Burgundy’s top lots generated record-breaking bids at this year’s Hospices de Beaune auction, with a number of wines achieving higher prices than those seen in both 2009 and 2005. According to Decanter, the average prices paid for white wines rose by 15.7%, whilst the average for reds rose by 12.5%. But although the mean price per lot increased this year, the number of barrels on offer was curtailed by more than 20% owing to the vintage’s lower yields. As a result, total sales descended from last year’s high of €5.4 million to €5.1 million.
Hospices auction results are no longer considered to have a significant impact on vintage pricing; however, they are seen as a guide to general sentiment. And given the plethora of enthusiasm that surrounded the event’s most eminent wines – culminating in a bid of over €400,000 for a 500-litre tonneau of Beaune Premier Cru Nicolas Rolin – there does appear to be a keen appetite for the 2010 vintage. Importantly, a growing portion of demand now appears to be coming from Asia.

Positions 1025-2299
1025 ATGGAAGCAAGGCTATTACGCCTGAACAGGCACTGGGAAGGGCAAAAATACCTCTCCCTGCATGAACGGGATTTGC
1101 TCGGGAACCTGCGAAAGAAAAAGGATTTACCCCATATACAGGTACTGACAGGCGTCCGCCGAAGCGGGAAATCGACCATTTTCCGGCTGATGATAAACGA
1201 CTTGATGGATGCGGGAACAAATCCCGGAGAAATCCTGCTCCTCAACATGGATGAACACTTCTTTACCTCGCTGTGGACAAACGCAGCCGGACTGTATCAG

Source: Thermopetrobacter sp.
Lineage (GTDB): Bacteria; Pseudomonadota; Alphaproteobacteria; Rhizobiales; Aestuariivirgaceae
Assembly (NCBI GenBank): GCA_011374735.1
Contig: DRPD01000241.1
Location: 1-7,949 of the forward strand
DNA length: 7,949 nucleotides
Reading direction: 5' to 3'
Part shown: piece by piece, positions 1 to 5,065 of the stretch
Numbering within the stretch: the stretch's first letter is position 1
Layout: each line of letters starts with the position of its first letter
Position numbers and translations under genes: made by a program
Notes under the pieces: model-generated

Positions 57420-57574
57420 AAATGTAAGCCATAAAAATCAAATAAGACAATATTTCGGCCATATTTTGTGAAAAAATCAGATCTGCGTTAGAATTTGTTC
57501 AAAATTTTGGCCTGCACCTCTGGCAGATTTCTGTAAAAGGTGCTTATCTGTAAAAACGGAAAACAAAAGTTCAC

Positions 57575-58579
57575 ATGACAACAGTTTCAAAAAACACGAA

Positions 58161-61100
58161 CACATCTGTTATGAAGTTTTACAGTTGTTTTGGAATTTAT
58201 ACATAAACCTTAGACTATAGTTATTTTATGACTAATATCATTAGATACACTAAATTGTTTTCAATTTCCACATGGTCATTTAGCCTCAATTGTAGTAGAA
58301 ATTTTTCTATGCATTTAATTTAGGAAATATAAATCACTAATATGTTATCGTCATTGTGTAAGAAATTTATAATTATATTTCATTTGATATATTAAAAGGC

This year saw more registered bidders from Asia than from the US, with the former accounting for 12.5% of total sales, ahead of 1.6% of sales. (The vast majority of lots, however, still remain in Europe.)
These results add to the growing anecdotal evidence that the Burgundian trade has the Chinese market firmly in its sights. Nonetheless, we have yet to see any notable increase in demand for top Burgundy on the exchange (or significant upwards price movement). For now, at least, Bordeaux's dominance in Asia remains unchallenged.